You are here: HomeAfrica2021 05 17Article 1263388

Africa News of Monday, 17 May 2021


Deforestation threatens tobacco growing

A photo of the tobacco crop A photo of the tobacco crop

Zimbabwe is in danger of losing out on significant foreign currency from tobacco exports in the next 10 years if the wanton cutting down of trees without a corresponding replacement is not enforced.

Forestry Commission director-general, Mr Abednigo Marufu, recently said the rate at which farmers were cutting down indigenous trees for curing tobacco in some parts of Hurungwe district, which is the country’s top producer of the golden leaf, was alarming.

Other drivers of deforestation include settlements and energy as trees are used for charcoal and general lighting.

“Our indigenous forests have become prone to tobacco farmers and after cutting down these trees, they take so many years to replenish with the same species,” said Mr Marufu.

“The country loses over 262 000 hectares per year due to farming activities and veld fires, among other reasons. As Forestry Commission, we support agriculture and tourism, but without forestry, it is difficult to grow tobacco in the country.

“In Hurungwe district, there has been massive deforestation for the past 29 years. What we are witnessing in Hurungwe is what all the tobacco producing districts have come to be against, those areas in Matabeleland North and Matabeleland South where there is no tobacco farming.”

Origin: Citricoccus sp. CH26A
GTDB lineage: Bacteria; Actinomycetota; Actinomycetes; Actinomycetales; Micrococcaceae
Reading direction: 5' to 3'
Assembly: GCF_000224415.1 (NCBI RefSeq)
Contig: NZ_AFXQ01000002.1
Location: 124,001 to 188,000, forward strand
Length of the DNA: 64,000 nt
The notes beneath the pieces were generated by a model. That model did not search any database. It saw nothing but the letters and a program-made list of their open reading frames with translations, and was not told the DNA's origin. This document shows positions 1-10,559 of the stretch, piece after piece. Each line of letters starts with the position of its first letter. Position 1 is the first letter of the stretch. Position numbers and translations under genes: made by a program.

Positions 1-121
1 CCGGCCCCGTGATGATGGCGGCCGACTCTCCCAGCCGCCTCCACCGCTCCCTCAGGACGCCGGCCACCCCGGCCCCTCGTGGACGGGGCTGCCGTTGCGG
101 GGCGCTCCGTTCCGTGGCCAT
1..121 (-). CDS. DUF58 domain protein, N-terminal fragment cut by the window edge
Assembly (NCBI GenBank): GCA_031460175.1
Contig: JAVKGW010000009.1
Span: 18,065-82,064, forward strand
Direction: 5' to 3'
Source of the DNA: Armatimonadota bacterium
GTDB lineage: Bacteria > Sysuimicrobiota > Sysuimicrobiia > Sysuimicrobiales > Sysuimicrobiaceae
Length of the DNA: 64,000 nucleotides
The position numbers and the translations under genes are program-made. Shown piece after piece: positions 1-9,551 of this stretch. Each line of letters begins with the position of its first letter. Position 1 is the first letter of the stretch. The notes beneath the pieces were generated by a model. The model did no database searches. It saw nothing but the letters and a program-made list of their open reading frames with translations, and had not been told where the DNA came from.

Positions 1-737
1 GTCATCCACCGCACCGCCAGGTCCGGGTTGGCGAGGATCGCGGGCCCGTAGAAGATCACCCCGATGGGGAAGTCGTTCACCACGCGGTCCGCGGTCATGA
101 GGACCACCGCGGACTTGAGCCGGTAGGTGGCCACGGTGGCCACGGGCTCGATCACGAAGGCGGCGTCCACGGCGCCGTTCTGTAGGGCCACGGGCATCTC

Hurungwe’s Ward 13 has high cases of deforestation and there are calls for an alternative method of curing tobacco to preserve trees and ensure tobacco is grown for longer.

“We should come up with other alternatives like biogas for tobacco curing,” said Mr Marufu. “Within the next 10 years, we are likely to see a huge decrease in tobacco farming if alternatives are not found. We want to encourage chiefs to encourage sustainable tobacco farming.”

Chief Chundu, Senator Abel Mbasera, whose area produces more tobacco in the district, raised concern over gum trees that were being planted to replenish forests.

But Mr Marufu said gum trees had no major problem as they were on trial since 1966.

“Farmers should embrace the species of gum trees that we have introduced in other parts of the country, except for Manicaland,” he said. “These have been under test since 1966 and they don’t require a lot of water.

“We have different species that are grown in Manicaland that need a lot of water, but for tobacco farming areas, farmers should embrace the species that are available to them.”

Mr Marufu said the Forestry Commission was encouraging the use of trees that improve soil enrichment while discouraging some political figures from being involved in illegal charcoal making business.

Every year, the Government, through the Ministry of Finance and Economic Development, releases funds to the Forestry Commission for tree planting.

The money is deducted from each farmer’s total sale of tobacco for the Afforestation Fund, which is taken through the Tobacco Industry and Marketing Board (TIMB).

Nurseries of trees have been set up in provinces and have produced over 6,8 million trees that are availed to tobacco farmers for free. The move is aimed at meeting Zimbabwe’s demands of sustainable tobacco farming.